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CATTLE

We do so many things on farms and ranches that could end badly. And we do them as a matter of course, without thinking overly much about what could happen if things went wrong.
Terry Ellingson's latest musical endeavor is competing in the National Cattlemen’s Beef Association National Anthem singing contest, where he has been named one of four finalists.
A group of cattle producers has banded together as 6 in 1 Meats to ensure that they can get meat federally-inspected to sell directly to consumers.
Napoleon, North Dakota, cattle buyer Brian Gader faces numerous legal challenges, including a theft charge in a cattle deal, has lost his license to purchase cattle and is accused of failing to pay hundreds of thousands of dollars in some cases. With debts in the millions, Gader, 65, says he is "working on" his issues.

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Bryan Eden says Eden Farms of Alpena, S.D., has been taking counter-moves to make sure his cattle herd in east-central South Dakota has sufficient feed in the drought of 2021.
Selling off cattle isn't just reducing inventory and it isn't just a business decision. By selling off good cows, ranchers often are selling their work and planning, and they can't just buy new cows to replace the old.
Iowa State University Extension Beef Specialist Beth Doran offers tips to cow-calf producers.
Over eighty people attended the North Dakota Grazing Coalition's summer tour in Ellendale, North Dakota.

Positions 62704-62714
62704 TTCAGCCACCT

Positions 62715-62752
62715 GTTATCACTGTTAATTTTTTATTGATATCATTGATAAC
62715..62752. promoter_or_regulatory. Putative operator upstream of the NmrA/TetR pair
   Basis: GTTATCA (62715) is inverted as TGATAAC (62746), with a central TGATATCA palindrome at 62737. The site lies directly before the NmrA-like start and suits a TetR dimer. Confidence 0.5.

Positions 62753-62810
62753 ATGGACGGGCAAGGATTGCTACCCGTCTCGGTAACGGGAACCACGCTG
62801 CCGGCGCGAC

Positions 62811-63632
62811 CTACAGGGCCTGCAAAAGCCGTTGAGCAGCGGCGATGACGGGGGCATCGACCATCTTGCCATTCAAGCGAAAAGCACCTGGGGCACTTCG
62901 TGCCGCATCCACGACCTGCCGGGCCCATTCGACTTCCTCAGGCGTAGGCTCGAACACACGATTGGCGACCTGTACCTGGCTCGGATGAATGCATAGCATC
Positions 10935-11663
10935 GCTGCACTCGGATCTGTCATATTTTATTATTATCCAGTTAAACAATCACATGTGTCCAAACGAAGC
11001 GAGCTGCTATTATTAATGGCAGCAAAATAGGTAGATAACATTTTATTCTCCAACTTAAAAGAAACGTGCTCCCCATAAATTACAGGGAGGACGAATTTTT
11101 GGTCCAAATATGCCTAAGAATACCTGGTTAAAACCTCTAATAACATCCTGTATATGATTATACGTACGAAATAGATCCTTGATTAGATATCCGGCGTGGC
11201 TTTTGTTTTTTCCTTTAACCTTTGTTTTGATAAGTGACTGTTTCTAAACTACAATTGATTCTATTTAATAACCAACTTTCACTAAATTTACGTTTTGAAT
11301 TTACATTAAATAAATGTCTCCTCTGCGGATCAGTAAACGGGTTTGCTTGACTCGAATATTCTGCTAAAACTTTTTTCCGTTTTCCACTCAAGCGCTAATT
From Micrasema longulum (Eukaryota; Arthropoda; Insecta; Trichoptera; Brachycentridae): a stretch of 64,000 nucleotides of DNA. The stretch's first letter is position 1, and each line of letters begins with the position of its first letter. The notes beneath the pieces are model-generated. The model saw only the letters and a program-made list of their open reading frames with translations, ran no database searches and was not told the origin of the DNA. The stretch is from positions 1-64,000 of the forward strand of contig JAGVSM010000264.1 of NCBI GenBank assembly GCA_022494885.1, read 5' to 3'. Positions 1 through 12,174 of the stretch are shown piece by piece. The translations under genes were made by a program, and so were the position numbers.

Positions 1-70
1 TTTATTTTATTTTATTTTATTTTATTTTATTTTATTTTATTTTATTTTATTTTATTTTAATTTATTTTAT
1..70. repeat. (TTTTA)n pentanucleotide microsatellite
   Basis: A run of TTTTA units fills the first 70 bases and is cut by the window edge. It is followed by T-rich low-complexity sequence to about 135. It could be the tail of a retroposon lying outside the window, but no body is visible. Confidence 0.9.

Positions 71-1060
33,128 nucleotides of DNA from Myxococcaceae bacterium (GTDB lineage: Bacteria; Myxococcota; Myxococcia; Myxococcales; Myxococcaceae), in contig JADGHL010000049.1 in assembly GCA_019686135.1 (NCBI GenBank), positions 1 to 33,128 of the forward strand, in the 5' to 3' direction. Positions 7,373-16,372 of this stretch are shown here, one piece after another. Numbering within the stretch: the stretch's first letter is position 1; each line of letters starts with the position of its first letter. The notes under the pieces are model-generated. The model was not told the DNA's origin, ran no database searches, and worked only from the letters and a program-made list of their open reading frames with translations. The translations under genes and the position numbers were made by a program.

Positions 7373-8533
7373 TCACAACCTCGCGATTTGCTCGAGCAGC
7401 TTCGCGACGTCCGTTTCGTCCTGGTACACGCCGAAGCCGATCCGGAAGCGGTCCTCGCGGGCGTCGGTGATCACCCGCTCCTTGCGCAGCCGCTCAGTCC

Cattle producers are forced to make grueling decisions, as they navigate one of the worst drought in recent history.
Kevin and Carol Fritel who farm and have a cow-calf operation east of Rugby, N.D., near the town of Knox. They remember how their first year farming on their own was the great drought of 1988 and how this one feels worse, as they have hay to make it only through mid-July. They are weighing whether to sell their cattle herd, and whether to pull the trigger before others make the same move and flood the market. They won’t replant crops when they couldn’t get the first planting established.

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Duwayne and Jennifer started out in 2007 farming row crops and hay. But a move to incorporate cattle in 2013 transformed the operation, which now primarily raises cattle for meat to sell to local consumers.
Meat and animal agriculture keep getting targeted by environmentalists and animal rights activists. But those people are forgetting about a lot of points in their effort to improve the world.
Olsen Custom Farms of Hendricks, Minn., has constructed a 14-acre site for making “humus compost” from the farm’s 3,500-head confinement beef custom feedlot near Toronto, S.D. The idea is to improve crop yields yields while replacing synthetic fertilizers, all while reducing a carbon footprint. The company believes it will be smart to get ahead of federal policies that likely will influence farm nutrient practices.

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